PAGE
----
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 Illinois has a challenge in transportation, namely rising costs while traffic remains relatively flat.

The end result is funding not increasing, presenting a challenge on how to fund the upkeep of the roads.

That may be the most important part of the Illinois Long Range Transportation Plan, although it also includes air, water and rail. 

The plan looks at funding for 2,400 miles of state-maintained roads and replacing or rehabilitating 707 bridges.

"There are those quantitative numbers in the plan to show the magnitude that Illinois has to deal with," said Gena McCullough, planning director for the Bi-State Regional Commission, who gave an overview of the plan at the Metropolitan Planning Area Transportation Technical Committee meeting Tuesday.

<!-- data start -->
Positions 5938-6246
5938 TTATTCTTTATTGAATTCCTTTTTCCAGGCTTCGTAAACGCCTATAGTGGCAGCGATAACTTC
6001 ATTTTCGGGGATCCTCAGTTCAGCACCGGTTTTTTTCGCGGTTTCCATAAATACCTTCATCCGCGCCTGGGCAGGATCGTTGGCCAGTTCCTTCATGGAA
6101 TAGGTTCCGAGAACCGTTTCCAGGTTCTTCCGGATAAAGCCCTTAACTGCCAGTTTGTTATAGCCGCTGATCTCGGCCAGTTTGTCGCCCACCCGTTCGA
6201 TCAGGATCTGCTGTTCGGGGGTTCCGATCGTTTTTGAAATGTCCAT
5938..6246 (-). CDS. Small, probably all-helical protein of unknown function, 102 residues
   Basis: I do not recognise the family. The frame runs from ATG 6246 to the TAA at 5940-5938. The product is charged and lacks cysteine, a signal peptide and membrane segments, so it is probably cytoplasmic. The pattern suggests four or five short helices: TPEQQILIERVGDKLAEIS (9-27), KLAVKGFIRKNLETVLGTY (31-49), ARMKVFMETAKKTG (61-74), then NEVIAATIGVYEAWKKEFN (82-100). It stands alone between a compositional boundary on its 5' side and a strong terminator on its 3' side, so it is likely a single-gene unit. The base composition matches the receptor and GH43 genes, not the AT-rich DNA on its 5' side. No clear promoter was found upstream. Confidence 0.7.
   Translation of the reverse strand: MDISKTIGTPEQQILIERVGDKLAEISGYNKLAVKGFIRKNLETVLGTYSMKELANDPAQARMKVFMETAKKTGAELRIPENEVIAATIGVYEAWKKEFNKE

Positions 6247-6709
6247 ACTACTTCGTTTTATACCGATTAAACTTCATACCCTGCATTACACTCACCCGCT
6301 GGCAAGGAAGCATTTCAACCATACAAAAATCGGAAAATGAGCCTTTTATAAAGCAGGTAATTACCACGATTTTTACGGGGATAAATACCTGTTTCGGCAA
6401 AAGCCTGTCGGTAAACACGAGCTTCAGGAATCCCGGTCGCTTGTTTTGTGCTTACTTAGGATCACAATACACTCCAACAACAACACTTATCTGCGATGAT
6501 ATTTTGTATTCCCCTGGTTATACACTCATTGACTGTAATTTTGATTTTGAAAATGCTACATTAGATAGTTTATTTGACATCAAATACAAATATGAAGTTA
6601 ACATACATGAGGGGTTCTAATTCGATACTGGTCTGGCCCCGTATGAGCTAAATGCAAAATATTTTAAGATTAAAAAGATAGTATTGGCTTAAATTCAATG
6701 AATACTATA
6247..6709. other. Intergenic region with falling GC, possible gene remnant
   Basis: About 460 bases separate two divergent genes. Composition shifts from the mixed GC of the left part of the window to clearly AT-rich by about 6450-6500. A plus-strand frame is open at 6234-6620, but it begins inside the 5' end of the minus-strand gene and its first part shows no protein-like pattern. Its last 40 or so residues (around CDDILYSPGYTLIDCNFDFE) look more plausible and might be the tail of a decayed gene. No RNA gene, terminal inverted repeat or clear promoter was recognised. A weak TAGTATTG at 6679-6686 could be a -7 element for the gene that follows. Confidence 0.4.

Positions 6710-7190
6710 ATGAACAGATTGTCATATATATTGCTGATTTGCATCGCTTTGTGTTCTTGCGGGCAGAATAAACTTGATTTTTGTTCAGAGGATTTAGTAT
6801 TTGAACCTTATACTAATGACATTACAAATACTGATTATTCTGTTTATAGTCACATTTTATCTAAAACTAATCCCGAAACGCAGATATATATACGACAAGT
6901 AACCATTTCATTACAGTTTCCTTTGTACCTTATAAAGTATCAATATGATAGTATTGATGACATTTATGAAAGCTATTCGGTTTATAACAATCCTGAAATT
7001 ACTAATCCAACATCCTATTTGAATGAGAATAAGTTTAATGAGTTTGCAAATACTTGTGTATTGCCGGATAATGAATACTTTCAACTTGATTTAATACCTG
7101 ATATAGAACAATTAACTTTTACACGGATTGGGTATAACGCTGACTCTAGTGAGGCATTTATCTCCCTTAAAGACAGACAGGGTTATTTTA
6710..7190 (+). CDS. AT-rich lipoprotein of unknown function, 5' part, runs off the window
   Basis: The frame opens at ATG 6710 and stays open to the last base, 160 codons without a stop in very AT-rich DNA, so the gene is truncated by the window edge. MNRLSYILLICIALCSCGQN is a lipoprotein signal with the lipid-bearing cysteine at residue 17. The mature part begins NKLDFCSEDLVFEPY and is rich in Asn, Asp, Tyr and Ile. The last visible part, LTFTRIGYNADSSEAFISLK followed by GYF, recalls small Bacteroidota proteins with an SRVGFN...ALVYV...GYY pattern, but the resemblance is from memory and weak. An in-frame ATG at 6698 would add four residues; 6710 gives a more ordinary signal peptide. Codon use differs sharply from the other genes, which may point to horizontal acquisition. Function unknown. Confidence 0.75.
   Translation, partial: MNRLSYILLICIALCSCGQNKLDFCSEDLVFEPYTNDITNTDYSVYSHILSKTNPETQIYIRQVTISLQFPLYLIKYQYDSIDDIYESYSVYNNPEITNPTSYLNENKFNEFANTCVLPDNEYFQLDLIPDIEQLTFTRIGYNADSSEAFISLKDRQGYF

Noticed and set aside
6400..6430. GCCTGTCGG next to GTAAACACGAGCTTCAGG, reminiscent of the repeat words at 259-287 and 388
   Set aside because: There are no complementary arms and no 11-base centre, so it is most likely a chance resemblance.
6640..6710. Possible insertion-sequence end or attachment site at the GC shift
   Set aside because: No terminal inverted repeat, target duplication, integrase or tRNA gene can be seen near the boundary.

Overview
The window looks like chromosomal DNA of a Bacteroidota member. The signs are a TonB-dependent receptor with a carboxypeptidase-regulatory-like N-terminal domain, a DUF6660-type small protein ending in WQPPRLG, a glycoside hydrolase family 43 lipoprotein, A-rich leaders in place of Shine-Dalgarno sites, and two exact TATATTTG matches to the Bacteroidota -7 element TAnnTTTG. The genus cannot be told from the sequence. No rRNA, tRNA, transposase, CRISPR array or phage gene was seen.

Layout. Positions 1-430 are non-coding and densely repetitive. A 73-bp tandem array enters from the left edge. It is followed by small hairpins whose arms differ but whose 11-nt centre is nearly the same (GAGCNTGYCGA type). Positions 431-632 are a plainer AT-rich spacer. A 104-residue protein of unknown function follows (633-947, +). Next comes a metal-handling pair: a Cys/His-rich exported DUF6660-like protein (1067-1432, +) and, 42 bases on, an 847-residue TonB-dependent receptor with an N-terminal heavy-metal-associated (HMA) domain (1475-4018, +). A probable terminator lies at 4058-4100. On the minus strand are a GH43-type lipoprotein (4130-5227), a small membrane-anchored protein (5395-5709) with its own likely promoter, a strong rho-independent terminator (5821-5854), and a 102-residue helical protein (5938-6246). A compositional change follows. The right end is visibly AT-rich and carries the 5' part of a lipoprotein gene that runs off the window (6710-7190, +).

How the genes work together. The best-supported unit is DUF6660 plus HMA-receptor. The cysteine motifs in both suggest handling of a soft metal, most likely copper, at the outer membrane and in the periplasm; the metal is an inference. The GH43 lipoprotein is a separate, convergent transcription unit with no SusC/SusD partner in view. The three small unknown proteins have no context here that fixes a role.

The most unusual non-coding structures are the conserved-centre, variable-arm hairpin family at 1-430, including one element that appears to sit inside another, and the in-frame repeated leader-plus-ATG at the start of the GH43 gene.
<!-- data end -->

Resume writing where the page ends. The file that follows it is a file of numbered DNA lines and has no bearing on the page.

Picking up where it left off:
"If we are relying on gas tax, there are things that to be sustainable Illinois will need to do to continue to improve and sustain from a stewardship perspective to the system," she said. "For example, they propose 11 potential strategies for increasing revenues and managing costs."

The idea is to get people in the mindset of discussing the issue, McCullough said. Potential strategies include raising the federal motor fuel tax, indexing it to inflation, capturing sales tax on motor fuels, increasing or restructure vehicle license fees and strategically pursuing federal grants.

New funding models could include mileage-based user fees, promoting value-capture financing among local governments and introducing express toll lanes to better manage congestion.

Also being considered are innovative financing approaches, such as leveraging federal financing programs to attract private investment, passing design-build legislation and pursing public-private partnerships.

The final three ideas are designed to enhance asset-management practices, allocate transportation funding based on project need and foster projects that support the Illinois economy.

Although some of the solutions have been discussed for a while, she said it will take "a number of years to get these conversations going and look for solutions.